The goal of this review is to synthesise recent research and evolving consensus guidelines for food allergy prevention in babies published in the last 5 years. Before 2013, the prevailing opinion about food allergy prevention in babies was to advocate delayed introduction or full avoidance of typically allergenic foods such as milk, egg, and peanut. However, numerous landmark studies, notably with peanuts, have been done in the last 5 years. The findings of these research have resulted in a paradigm change from advocating delayed introduction to promoting early and frequent feeding of highly allergenic foods such as peanut, in the hopes of attaining primary and secondary prevention of food allergy.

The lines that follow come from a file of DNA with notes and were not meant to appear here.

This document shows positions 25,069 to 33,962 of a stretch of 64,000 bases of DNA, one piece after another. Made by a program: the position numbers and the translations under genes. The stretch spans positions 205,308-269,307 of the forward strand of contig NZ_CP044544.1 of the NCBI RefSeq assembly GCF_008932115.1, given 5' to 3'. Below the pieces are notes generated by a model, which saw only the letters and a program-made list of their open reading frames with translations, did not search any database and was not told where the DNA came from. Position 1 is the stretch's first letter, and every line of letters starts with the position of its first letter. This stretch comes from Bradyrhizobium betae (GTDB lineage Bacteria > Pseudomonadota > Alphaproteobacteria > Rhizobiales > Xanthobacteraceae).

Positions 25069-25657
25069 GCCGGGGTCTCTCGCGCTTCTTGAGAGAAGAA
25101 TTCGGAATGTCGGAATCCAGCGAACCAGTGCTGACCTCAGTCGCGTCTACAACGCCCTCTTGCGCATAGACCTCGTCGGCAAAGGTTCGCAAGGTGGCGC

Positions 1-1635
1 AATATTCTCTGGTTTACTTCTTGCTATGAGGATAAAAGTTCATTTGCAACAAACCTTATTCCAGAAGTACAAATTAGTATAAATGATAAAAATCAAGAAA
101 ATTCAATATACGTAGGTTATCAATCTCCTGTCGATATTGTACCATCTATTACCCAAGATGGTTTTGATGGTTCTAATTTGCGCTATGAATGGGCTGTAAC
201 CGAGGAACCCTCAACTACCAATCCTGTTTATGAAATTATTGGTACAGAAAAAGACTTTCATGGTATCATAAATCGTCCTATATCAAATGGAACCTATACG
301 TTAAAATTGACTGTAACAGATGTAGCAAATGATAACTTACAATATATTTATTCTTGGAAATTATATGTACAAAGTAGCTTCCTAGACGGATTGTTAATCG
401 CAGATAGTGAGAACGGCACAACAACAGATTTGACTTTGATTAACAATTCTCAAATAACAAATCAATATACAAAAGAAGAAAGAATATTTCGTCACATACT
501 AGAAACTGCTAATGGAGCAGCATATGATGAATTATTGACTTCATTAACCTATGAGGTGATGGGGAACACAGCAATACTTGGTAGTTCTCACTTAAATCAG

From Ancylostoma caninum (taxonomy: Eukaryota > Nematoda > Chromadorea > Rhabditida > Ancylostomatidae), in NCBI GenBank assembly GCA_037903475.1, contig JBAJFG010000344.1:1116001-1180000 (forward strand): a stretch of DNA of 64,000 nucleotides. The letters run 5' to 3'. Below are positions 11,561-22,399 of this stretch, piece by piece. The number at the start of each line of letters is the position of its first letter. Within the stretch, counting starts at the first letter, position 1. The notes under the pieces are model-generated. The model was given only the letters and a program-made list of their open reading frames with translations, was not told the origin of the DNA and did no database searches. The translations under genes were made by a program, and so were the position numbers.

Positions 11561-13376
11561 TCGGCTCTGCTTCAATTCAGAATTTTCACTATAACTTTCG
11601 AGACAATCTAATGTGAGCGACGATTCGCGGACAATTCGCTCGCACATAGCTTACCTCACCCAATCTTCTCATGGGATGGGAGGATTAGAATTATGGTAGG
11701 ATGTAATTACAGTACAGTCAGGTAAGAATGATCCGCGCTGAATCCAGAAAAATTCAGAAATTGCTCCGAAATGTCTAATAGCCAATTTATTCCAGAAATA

Recent clinical trials have shown that early and frequent introduction of commonly allergenic foods, rather than delayed introduction or complete avoidance, has an important role in avoiding food allergy in babies. More research is needed to risk-stratify babies based on personal and familial atopic history in order to adapt guidelines for groups with intrinsically varying risks. The guidelines’ general adoption and the effect of their application are yet unknown.